But there are much more international parliamentary organizations, as the Council of Europe, the Parliamentary Assembly of North Atlantic Treaty Organization (NATO) and the Parliamentary Assembly of the Organization for Security and Co-operation in Europe (OSCE). And “below” this organized level of “parliamentary diplomacy” there is still a very wide field for individual members of parliaments as well as for the political party “families” to shape foreign relations. Because of their special ties to politicians in other countries, based on the belonging to the same party family, they can mitigate conflicts, bring local grievances to the international public or convince parliament colleagues in other countries to adopt certain common policies.
In South East Europe, international parliamentary cooperation is at least as important as in the member states of the European Union. Some of the region’s countries are already member states, while others want to become members in the near future, but all of them are already highly “europeanized” in most policy areas. Nevertheless, the policies of the European Union are often of highest concern for the whole region.
One could add: The European integration of the region is too important to be left only to national governments. Fortunately, the region is already part of different supra-national cooperation structures most of them having its own “parliamentary arm”. So the COSAC in the European Union is mirrored by the regional COSAP, the Conference of the Parliamentary Committees on European Integration/Affairs of the States Participating in the Stabilization and Association Process in South East Europe, which is the parliamentary branch of the South-East European Cooperation Process (SEECP). The regional parliamentary cooperation can complement government policies and facilitate the implementation of governments’ strategies. But it also can oppose governments or force them to take a more pro-active approach.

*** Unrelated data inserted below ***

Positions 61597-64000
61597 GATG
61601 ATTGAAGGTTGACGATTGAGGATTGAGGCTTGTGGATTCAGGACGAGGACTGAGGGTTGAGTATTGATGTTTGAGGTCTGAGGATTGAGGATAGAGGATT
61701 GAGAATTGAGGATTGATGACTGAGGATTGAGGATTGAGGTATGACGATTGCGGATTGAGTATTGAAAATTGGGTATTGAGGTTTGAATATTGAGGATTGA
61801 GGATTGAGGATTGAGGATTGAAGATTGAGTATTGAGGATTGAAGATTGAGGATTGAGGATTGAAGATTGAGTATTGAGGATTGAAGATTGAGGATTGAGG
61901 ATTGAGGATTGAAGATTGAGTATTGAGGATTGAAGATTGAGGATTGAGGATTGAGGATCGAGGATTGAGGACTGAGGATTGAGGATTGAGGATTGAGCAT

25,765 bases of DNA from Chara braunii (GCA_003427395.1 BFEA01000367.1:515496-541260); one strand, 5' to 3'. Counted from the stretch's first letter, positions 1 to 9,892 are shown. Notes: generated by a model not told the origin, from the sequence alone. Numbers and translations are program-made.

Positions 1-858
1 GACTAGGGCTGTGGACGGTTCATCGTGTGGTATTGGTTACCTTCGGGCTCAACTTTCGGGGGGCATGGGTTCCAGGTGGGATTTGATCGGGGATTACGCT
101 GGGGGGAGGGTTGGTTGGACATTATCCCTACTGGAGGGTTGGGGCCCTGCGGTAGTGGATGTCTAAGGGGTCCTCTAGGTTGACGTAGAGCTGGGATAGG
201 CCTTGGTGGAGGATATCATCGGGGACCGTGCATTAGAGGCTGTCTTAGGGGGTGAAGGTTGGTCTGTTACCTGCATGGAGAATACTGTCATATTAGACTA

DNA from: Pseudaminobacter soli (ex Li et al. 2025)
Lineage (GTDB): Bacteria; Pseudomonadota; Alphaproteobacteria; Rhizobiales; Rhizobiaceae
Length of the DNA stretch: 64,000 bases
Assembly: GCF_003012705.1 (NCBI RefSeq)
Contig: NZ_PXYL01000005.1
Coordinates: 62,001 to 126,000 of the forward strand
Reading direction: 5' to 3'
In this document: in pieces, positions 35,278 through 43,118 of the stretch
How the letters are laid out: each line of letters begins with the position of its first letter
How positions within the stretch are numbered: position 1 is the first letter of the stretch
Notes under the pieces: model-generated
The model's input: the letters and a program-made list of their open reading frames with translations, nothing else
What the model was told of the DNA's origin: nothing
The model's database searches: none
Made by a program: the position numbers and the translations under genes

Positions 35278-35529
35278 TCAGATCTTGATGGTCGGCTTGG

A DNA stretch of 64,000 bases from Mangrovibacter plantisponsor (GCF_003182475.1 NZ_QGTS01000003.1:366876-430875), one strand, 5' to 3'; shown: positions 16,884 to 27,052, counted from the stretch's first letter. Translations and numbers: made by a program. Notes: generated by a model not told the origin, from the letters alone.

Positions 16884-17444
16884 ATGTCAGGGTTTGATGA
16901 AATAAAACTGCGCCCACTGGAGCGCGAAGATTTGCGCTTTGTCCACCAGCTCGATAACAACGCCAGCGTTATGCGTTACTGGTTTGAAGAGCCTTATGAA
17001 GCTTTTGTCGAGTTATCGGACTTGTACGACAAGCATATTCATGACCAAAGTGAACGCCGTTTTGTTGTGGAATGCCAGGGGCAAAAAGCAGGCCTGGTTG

There are two reasons why regional parliamentary cooperation can be even more important than in the European Union itself. First, less than 20 years ago a part of the region was involved in ethnic wars. Therefore, mutual reconciliation remains one of the most urgent tasks, and national governments often are not the best protagonists of reconciliation. Second, the regional parliaments often lack the necessary resources (staff, space, expertise) they need to fulfil their tasks. International cooperation gives parliaments an additional resource which they can deploy to help or to oppose their governments.
Michael Ehrke has been representative of the
Friedrich-Ebert-Stiftung in Belgrade, Serbia, since 2008. Before that, he
performed duties of representative of the Friedrich-Ebert-Stiftung in Budapest,
Hungary (2003-‘08), and in Tokyo, Japan (1992-‘98), researcher at the Institute
for development research, Friedrich-Bert-Stiftung, Bonn, Germany (1987-’92),
researcher at the Institute for Latin-American Studies in Hamburg, Germany
(1982-’87), researcher at the Centro de Investigación y Docencia Económicas,
México D. F. (1980-’81). A German national, Ehrke holds a PhD in social and
political sciences from the University
of Hannover, Germany.